When white men maintain the majority of power in an industry they also inherently have the power to decide who gets their first big break.
More often than not, these critical first breaks are offered to other white men. This trend is apparent in the film industry according to a new study released by the Directors Guild of America (DGA). The new study, “Women and Ethnic Minorities Continue to be Overlooked for Critical First Breaks in Television Directing,” examined gender and race in conjunction with who was more likely to catch their first-break directing television and film, from 2009 onwards to 2016.
Two main conclusions were collected from the study regarding which first-time TV directors get hired the most – women have slightly gained over the past few years, hiring people of color has remained stagnant.
The study measured data from 2009-2010 to 2015-2016 mapping the breaks and progress of first-time directors. Within the past 2015-2016 season, 153 directors were hired for the first time whether by studios, networks, or executive producers. Out of the 153 directors, 15% were people of color and 23% were women. As shown above, through each season numbers fluctuated with first-time female directors increasing after a previous fall, and a flat rate among hiring new directors of color.
“If they were serious about inclusion, they would commit to do two simple things,” said Bethany Rooney, co-chair of the DGA Diversity Task Force. “First, look around and see that there’s already a sizable group of experienced women and minority directors ready to work and poised for success – and they would hire them. And second, they would more carefully consider these first-time directing jobs, and – with an eye toward director career development. In the end it’s all about who is a good director.”
The study also measured the long term impact of directors receiving their first break. For every industry networking is key, yet for a majority like film, the networks are exclusive and typically dominated by one group. When following first-time directors hired between 2009 and 2014 seasons, a majority of them went on to continue and develop more film in and outside of the original series they were hired for. Within the group, 26% became experienced directors while 66% became affiliated hires.
Those like Ava DuVernay know the power of getting your first break. It was megastar Shonda Rhimes who gave DuVernay her first TV job in 2013 directing an episode of ABC’s Scandal. After the initial break, DuVernay’s career quickly sped up. “I know what one episode of television can do for someone who hasn’t had it before,” says DuVernay for The Hollywood Reporter. “Television is where I’m seeing brave storytelling – the most inclusive storytelling,” she says.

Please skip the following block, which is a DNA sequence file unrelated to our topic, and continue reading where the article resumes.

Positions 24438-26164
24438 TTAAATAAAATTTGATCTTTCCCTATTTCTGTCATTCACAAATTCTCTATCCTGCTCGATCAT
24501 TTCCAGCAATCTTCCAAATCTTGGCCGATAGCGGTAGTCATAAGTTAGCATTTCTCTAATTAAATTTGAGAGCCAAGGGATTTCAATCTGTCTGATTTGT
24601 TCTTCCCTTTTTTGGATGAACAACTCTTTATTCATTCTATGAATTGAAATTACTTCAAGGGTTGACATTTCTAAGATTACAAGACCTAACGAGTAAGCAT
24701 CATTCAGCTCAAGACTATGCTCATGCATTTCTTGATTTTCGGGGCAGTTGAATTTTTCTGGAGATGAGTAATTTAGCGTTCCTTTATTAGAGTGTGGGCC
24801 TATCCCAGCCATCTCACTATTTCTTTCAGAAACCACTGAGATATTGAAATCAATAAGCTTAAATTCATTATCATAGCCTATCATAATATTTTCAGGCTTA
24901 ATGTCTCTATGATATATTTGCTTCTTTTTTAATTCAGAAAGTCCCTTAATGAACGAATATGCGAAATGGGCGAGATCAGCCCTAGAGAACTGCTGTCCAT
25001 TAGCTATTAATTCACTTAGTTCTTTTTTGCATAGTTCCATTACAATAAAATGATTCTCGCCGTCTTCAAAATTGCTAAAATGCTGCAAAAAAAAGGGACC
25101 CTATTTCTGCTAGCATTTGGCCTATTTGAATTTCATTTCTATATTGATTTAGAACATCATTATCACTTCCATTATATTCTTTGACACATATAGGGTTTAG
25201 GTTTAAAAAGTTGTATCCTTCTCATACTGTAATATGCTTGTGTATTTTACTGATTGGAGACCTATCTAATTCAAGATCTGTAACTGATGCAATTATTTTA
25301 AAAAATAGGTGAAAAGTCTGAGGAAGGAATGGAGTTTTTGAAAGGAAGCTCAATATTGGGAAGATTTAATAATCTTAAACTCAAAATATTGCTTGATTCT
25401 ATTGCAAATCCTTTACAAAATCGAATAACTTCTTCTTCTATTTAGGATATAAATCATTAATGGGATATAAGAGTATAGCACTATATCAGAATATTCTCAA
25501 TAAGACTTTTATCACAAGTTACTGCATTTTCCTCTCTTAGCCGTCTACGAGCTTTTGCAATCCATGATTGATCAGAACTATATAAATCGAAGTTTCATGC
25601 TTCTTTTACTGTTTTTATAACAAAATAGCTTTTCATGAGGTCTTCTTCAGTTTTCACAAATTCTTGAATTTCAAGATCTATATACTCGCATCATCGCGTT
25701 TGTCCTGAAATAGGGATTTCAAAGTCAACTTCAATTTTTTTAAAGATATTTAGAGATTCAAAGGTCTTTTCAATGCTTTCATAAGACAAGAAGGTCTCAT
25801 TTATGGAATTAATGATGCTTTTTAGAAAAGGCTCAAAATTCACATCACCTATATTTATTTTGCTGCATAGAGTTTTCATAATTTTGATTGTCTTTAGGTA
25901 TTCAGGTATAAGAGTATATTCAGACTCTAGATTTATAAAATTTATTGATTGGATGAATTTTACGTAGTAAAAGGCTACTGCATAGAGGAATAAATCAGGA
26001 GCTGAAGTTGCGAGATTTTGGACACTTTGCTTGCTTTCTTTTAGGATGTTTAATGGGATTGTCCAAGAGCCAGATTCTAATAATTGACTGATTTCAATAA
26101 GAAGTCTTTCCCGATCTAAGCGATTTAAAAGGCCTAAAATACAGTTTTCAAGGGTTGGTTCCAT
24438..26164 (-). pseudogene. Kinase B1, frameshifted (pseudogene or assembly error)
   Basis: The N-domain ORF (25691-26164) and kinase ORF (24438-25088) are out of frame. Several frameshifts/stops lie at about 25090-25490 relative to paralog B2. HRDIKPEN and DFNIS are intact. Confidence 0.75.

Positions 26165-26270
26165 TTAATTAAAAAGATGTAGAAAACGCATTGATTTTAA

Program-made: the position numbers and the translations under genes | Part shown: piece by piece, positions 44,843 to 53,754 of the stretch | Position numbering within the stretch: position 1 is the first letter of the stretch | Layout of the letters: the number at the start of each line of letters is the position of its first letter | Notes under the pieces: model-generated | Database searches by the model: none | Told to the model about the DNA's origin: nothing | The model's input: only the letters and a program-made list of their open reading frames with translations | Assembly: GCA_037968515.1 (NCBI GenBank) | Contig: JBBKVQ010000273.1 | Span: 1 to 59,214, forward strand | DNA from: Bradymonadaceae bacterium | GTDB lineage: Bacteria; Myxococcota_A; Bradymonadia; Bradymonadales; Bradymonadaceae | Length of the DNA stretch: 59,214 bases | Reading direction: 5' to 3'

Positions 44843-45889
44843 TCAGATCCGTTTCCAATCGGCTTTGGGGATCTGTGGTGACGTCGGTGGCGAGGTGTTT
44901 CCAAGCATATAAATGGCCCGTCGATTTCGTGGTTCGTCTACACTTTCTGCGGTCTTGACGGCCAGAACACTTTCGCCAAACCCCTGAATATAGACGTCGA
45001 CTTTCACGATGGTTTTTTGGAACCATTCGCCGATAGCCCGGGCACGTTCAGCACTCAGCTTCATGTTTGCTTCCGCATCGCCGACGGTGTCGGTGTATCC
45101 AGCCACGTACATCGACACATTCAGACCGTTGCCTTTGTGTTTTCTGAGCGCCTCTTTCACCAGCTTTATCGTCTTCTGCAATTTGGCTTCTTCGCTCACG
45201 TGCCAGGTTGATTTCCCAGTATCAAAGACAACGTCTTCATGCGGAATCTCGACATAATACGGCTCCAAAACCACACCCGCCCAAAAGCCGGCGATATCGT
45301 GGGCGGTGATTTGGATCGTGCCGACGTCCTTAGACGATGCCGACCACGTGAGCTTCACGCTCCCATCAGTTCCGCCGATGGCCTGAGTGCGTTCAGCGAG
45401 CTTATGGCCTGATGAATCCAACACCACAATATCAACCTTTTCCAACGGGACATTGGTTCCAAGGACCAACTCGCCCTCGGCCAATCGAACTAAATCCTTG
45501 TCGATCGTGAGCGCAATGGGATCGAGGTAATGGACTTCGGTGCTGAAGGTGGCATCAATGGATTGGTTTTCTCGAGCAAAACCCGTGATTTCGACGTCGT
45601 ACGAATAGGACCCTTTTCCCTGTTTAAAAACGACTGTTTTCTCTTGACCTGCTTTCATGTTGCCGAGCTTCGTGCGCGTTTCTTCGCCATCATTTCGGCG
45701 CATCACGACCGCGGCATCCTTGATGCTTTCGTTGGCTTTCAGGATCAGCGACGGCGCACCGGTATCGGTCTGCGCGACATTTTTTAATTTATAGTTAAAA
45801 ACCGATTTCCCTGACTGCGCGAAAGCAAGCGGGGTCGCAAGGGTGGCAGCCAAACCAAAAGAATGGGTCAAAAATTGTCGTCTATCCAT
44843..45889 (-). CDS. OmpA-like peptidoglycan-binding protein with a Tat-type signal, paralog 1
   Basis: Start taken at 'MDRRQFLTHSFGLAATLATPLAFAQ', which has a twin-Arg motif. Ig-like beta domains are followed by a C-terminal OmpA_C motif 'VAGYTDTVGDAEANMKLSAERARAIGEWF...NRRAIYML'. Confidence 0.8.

The data shows, as mirrored beautifully in Ava DuVernay’s career, that out of these premiere, experienced directors, women and people of color are even more likely to reach greater success in their film careers. Results shared that 96% of women and 56% of people of color continued to direct further series, compared with those who had only become affiliated hires.
With this in mind, DuVernay went full force displaying the power of first breaks with Queen Sugar, her new drama on OWN, staffed entirely by female directors. One season in and the directors behind Queen Sugar have already established their mark in film with six of their directors landing outside TV gigs.
“People tell me this show — a female-led and minority-led show, on camera, behind the camera and in the writers room — is a unicorn,” shares Queen Sugar director Tina Mabry, But for me, the goal now is that this not be a unicorn. Let’s tear off the damn horn and make it a horse.”
This past November countless women in film covered The New York Times Magazine in “The Women of Hollywood Speak Out,” where they revealed the grave disparities of women and people of color in film – behind and on the screen. We read of the unbelievable statistics – In 2013 and 2014 only 1.9 percent of 100 of the top-grossing movies were directed by women and between 2007 and 2014 out of 30,835 parts just 30.2 percent of all speaking roles were acted by women.
The New York Times continued to share reflections and experiences of women and people of color in film in pieces like, “What It’s Really Like to Work in Hollywood* (*If you’re not a straight white man.)” and “Asian-American Actors Are Fighting for Visibility. They Will Not Be Ignored.” These pieces allowed us to learn how underrepresented these groups and their experiences are often marginalized, left out, and incredibly pigeonholed by physical appearance. The inequality in film only worsened after Oscar nominations were released in January with zero Black actors nominated quickly coining the term, #OscarsSoWhite.
— The New York Times (@nytimes) November 10, 2015
From the aftermath, The Academy of Motion Picture Arts and Sciences attempted to debunk the controversy in June by inviting a record number of new members, 683 within the group 46 percent are women and 41 percent are people of color. Not only did many take the new act as faulted, but with the 683 new invites the Academy would only change from 75 to 72 percent male and from 92 to 89 percent white, in sum a population change of 3 percent.
The goal now is to replicate what works – no excuses. No “handouts” or diversity pleas are necessary as groups of hungry directors are only waiting to get their opportunity to shine and streamline their greatness. With heavy hitters like Shonda Rhimes, Aziz Ansari, and Ava DuVernay making a stance through the creation of their own projects, they are delivering opportunities outside of the white male network. Only this way can disparities in film ever be truly broken down.